Who's Outside the Box

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Monday, February 23, 2009

Who Can Afford it Anymore?

Joining a professional organization can help us as school psychology students by helping us stay informed with all of the most current news and research in the field we will someday be working in. The NASP offers student membership, which grants us access to online journals, newspapers and reference materials. Also, it can help us stay connected with what is going on in the world of school psychology by providing information about conventions and conferences where we can increase our knowledge by listening to experts in the field. You can even sign up for e-mail notifications regarding changes in legislation that will impact school psychology. The organization provides students with multiple resources that can both aid and supplement our learning as well as provide us with tools to one-day find jobs.

Go to http://www.nasponline.org/students/index.aspx to check out everything our professional organization has to offer. If you do decide to join you will encounter that there is an $80 annual fee. Even with all of the perks this organization has to offer can graduate students in a failing economy afford this? Is it still worth it?

This blog was created by Jessica Sosnowski.

Thursday, February 19, 2009

Who's right is it anyway?

In New Jersey v. T.L.O., the Supreme Court held that students have a 4th Amendment right to be free from unreasonable search in the schools.

This mainly applies to searching the student's personal property, such as a book bag. Well, what about random drug testing? Should schools be permitted to conduct random drug testing? If so, who is subject to it? The entire student body? Members of clubs and sports teams? Does this violate a student's privacy, or do we as school personnel and/or parents have a duty to protect children from the harm drugs can do?

Who will protect my privacy anymore?!?!
This blog was created by Jessica Tubertini.

Having Technical Difficulties?!?!?!

Confidentiality means that any information that is revealed within a professional relationship cannot be disclosed, unless it falls under the limitations of possibly hurting oneself or others. As future school psychologists, we will have an ethical and professional obligation to the confidentiality rights of our future clients and to ensure that their privacy rights are met. However, with the increasing technological advances confidentiality is said to be threatened. With new ideas in regards to computerized record keeping and electronic systems and transmissions to record and monitor varying student behaviors and progress, how can we completely ensure that confidentiality rights are being protected?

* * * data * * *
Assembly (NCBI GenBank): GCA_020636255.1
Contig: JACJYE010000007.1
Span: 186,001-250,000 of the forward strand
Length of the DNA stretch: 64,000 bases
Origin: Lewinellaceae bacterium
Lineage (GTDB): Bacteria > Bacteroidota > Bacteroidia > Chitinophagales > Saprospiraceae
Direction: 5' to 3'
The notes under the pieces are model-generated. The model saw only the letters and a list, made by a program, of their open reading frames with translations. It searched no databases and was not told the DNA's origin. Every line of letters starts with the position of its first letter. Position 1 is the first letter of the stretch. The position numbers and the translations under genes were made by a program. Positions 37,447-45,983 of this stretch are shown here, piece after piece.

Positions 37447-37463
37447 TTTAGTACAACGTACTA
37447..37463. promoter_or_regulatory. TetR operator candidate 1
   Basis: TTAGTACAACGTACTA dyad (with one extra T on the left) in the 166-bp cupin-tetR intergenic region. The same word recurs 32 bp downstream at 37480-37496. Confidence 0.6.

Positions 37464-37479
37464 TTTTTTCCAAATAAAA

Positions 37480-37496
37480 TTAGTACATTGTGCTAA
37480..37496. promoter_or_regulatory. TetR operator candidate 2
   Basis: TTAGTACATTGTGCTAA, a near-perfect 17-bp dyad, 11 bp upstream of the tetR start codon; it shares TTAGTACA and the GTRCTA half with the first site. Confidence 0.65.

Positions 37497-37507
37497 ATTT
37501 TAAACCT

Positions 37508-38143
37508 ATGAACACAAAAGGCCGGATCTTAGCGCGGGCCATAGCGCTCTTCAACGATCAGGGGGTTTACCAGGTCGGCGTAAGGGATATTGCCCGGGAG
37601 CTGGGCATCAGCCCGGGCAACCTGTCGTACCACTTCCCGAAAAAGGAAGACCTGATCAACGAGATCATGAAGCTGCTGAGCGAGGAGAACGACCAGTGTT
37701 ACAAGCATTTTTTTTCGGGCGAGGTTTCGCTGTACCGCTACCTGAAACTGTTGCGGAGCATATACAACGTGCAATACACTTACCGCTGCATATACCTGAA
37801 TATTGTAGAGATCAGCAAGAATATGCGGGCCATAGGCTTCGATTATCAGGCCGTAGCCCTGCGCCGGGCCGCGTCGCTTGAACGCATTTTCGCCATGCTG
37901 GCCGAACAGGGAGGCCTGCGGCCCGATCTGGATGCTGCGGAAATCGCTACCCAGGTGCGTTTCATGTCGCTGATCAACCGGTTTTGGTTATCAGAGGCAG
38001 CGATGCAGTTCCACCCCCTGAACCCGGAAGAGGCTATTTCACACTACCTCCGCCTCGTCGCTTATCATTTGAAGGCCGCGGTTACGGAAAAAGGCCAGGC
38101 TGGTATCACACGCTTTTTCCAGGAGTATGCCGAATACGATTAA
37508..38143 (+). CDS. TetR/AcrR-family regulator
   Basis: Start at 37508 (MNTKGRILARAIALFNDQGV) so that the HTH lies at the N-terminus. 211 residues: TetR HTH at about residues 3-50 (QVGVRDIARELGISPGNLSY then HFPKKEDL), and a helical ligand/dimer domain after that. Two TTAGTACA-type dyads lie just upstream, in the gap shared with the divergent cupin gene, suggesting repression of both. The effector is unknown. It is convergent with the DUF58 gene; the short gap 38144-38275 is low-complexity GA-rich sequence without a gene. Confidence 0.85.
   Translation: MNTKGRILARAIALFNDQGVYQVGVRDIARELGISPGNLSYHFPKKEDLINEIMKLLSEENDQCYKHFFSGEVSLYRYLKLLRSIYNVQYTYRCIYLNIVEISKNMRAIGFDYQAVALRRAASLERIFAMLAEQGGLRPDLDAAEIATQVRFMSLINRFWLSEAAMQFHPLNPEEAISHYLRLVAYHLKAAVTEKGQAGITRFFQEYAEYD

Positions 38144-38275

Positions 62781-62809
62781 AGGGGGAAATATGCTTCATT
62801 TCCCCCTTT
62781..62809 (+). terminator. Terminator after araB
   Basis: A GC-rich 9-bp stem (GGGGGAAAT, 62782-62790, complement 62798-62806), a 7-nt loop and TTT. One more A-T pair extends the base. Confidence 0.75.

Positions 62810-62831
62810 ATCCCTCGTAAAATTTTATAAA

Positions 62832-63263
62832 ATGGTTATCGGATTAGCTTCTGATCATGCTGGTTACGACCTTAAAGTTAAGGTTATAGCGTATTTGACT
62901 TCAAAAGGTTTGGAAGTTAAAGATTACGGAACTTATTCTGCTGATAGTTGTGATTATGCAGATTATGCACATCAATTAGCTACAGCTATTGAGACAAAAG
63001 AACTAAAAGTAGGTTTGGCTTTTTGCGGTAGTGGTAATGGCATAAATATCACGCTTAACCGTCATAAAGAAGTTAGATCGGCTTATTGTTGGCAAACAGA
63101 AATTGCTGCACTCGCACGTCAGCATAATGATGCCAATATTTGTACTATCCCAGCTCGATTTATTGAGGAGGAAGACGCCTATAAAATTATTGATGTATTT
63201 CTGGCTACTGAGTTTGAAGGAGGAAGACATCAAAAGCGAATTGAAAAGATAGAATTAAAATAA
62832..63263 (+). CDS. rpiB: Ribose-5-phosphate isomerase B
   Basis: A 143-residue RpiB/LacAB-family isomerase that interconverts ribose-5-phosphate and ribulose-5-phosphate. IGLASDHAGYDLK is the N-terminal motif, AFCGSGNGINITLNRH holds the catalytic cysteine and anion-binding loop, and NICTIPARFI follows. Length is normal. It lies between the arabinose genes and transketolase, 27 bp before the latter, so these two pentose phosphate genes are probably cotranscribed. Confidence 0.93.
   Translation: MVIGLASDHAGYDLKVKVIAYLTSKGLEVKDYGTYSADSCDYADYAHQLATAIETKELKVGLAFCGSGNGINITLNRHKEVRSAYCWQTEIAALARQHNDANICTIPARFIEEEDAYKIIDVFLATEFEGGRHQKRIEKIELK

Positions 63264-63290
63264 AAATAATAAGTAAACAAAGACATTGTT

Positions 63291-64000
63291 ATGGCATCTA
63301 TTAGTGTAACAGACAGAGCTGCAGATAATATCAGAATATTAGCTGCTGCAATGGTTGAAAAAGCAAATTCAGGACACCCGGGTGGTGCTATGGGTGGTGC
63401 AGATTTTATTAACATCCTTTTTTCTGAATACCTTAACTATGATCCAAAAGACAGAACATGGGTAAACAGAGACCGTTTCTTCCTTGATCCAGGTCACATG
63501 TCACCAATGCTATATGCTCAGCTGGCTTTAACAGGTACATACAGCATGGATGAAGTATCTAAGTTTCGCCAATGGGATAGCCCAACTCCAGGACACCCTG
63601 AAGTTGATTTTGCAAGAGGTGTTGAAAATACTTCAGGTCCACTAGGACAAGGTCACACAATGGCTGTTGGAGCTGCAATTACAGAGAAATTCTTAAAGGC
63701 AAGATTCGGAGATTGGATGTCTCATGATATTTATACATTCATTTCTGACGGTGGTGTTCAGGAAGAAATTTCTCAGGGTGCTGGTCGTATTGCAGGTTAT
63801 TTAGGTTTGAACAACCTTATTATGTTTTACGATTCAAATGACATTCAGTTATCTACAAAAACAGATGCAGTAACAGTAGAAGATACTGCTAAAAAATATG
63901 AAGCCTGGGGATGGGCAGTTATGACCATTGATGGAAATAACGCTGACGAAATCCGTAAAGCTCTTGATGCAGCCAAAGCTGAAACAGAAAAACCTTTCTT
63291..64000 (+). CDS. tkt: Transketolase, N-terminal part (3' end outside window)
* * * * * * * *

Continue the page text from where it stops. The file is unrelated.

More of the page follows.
Yes – I do believe that as psychologists of new generations we have an obligation to be up to date with the technological advances that occur, including the understanding of technological languages and online slang, the uses of blogs, networking sites, and the online communicating options.
However, with the need for confidentiality and the technological advances, is it safe to say that confidentiality is not being compromised with the rise in technological competencies?
This blog was created by Angelica Cunha.

Thursday, February 5, 2009


The No Child Left Behind Act allocates special monies to high poverty areas, like Jersey City. In 2007, the average money being spent per student in Jersey City was $16,000. In Glen Ridge, a very affluent, mostly white community, and the #5 ranked district according to New Jersey Magazine, the average spending per pupil was $12,000.

Money seems to always be the problem and MORE money tens to fix everything...

Why isn't money the answer this time?

This blog was created by Jessica Szybowski

No Child Left Behind...Left US all Behind

When President Bush signed the No Child Left Behind act it was deemed to have a positive affect on narrowing the educational achievement gap between students. Is the NCLB act truly having a positive affect on closing this gap?
I personally, along with many others including President Obama, see the NCLB as ineffective. NCLB forces schools to teach children material in order to raise standardized test scores, rather than teaching basic fundamental principles of education. Then, if test scores are poor, schools as well as students are labeled as “failures.” Another issue with NCLB is inadequate funding of schools which does not allow NCLB to work effectively.
Who and what is NCLB helping? By all means, help me see it differently because I've yet to see who hasn't been left behind...
This post was created by Tamara D. Filangieri